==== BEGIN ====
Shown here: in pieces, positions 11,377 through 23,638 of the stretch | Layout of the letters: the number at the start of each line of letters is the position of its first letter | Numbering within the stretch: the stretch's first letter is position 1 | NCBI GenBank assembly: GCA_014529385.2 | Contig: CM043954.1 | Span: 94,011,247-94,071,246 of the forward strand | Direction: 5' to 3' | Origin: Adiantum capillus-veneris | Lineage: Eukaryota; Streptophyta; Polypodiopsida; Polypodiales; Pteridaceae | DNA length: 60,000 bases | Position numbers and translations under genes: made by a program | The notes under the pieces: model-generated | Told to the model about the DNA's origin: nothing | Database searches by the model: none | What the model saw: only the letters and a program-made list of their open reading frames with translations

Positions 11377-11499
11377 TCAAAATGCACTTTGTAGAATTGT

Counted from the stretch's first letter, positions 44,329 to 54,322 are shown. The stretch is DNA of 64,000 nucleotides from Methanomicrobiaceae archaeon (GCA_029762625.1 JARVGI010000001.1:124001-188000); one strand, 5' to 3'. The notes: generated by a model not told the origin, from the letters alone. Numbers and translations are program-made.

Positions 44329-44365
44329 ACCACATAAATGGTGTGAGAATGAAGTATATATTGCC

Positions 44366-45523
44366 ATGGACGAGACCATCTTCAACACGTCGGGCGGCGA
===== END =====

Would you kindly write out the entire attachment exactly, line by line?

Shown here: in pieces, positions 11,377 through 23,638 of the stretch | Layout of the letters: the number at the start of each line of letters is the position of its first letter | Numbering within the stretch: the stretch's first letter is position 1 | NCBI GenBank assembly: GCA_014529385.2 | Contig: CM043954.1 | Span: 94,011,247-94,071,246 of the forward strand | Direction: 5' to 3' | Origin: Adiantum capillus-veneris | Lineage: Eukaryota; Streptophyta; Polypodiopsida; Polypodiales; Pteridaceae | DNA length: 60,000 bases | Position numbers and translations under genes: made by a program | The notes under the pieces: model-generated | Told to the model about the DNA's origin: nothing | Database searches by the model: none | What the model saw: only the letters and a program-made list of their open reading frames with translations

Positions 11377-11499
11377 TCAAAATGCACTTTGTAGAATTGT

Counted from the stretch's first letter, positions 44,329 to 54,322 are shown. The stretch is DNA of 64,000 nucleotides from Methanomicrobiaceae archaeon (GCA_029762625.1 JARVGI010000001.1:124001-188000); one strand, 5' to 3'. The notes: generated by a model not told the origin, from the letters alone. Numbers and translations are program-made.

Positions 44329-44365
44329 ACCACATAAATGGTGTGAGAATGAAGTATATATTGCC

Positions 44366-45523
44366 ATGGACGAGACCATCTTCAACACGTCGGGCGGCGA